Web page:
Grace Yia-Hei Kao, Associate Professor of Ethics at Claremont School of Theology, discusses faith, ecofeminism and how both men and women can example Christian ideals of love, peace and justice in favour of animals.
How did you first develop an interest in animal advocacy?
I’ve been concerned about animals, in one way or another and with greater and lesser degrees of intensity, throughout my life. When I was in kindergartener living in a suburb of Los Angeles, stray cats and dogs would turn-up with some regularity on our driveway. My brother and I would be moved at the sight of their scrawniness and would want to keep them permanently. Though we never could – we were only allowed to care for them for a few days before my parents would call animal control – those early experiences led to our family eventually coming to adopt a baby kitten from a family friend.
When I was sixteen, I read Frances’ Moore Lappé’s now-classic Diet for a Small Planet, was totally convinced by her argument, and became a lacto-ovo vegetarian. While I didn’t then connect vegetarianism to animal welfare or rights, the idea that eating was a political act has stayed with me ever since. About a decade later as I turned to human rights theory in my dissertation and first book, I started to see intellectually that the theoretical foundations for human rights could—and arguably should—be expanded to cover the case of nonhuman animals.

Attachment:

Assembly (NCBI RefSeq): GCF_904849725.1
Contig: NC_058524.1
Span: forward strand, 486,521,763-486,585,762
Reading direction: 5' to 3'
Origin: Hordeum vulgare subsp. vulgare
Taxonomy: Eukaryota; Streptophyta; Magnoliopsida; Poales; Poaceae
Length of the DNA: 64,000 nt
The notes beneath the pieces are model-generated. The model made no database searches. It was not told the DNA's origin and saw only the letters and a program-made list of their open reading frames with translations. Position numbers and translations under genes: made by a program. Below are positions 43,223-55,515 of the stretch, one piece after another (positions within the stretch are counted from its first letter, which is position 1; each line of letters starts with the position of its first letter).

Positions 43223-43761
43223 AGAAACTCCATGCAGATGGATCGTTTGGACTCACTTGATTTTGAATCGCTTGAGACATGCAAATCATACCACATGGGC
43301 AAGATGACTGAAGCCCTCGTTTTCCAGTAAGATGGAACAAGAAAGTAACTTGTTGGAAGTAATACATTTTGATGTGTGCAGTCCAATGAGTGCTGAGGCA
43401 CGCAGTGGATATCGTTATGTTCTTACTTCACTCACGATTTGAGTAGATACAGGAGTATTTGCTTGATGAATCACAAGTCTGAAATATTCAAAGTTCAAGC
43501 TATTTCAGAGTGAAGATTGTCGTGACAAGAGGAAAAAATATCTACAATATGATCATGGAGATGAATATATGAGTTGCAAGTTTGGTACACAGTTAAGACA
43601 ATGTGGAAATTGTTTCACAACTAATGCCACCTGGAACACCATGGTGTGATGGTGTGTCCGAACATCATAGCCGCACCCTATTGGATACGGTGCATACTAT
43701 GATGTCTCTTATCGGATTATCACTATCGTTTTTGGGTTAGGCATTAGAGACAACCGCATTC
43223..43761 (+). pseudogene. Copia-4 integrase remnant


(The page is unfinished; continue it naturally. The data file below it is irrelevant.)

In short, as philosopher Tom Regan has noted, there is a sense in which I was converted to animals for reasons of both “head” and “heart.”
Do women have a distinctive voice in speaking up for animals?
That’s a tough question! I would say both “yes” and “no.” I believe that ecofeminism—feminist theory and activism informed by ecology—has something distinctive to say about animals, but that both men and women can provide ecofeminist perspectives or analyses. Simply put, ecofeminism explores the many connections that can be found between women and nonhuman nature, be they linguistic (e.g., barrenness describes both “undesirable” land and women), cultural-symbolic (e.g., nature is commonly feminized and women animalized), historical (i.e., patriarchal systems have valorized men over both women and nonhuman nature), or religious (e.g., Adam was given the power in the Bible to name both woman (Eve) and the animals).
Today, it’s been said that women animal advocates outnumber men. There may be many reasons to explain this, but one that I haven’t favored is the view that women are “naturally” more caring, compassionate, or merciful (i.e., gender essentialism).
Is there a link between faith, feminism and animal advocacy?
There certainly can be. For me, my (eco)feminist and Christian commitments have commonly run together, whether we are talking about why I am a pacifist, generally buy second-hand clothes (vs. something new) as a form of recycling and to reduce my complicity in sweatshop labor, or eat a primarily plant-based diet as part of environmental stewardship. It’s similar with respect to animal advocacy. My Christianity teaches me about our common creatureliness and the need for us to attend to the “least of these.” And my ecofeminism likewise shows me how the fate of women and nonhuman animals are linked under patriarchy and thus how we must not attempt to elevate the status of women by denigrating what we share with other animals.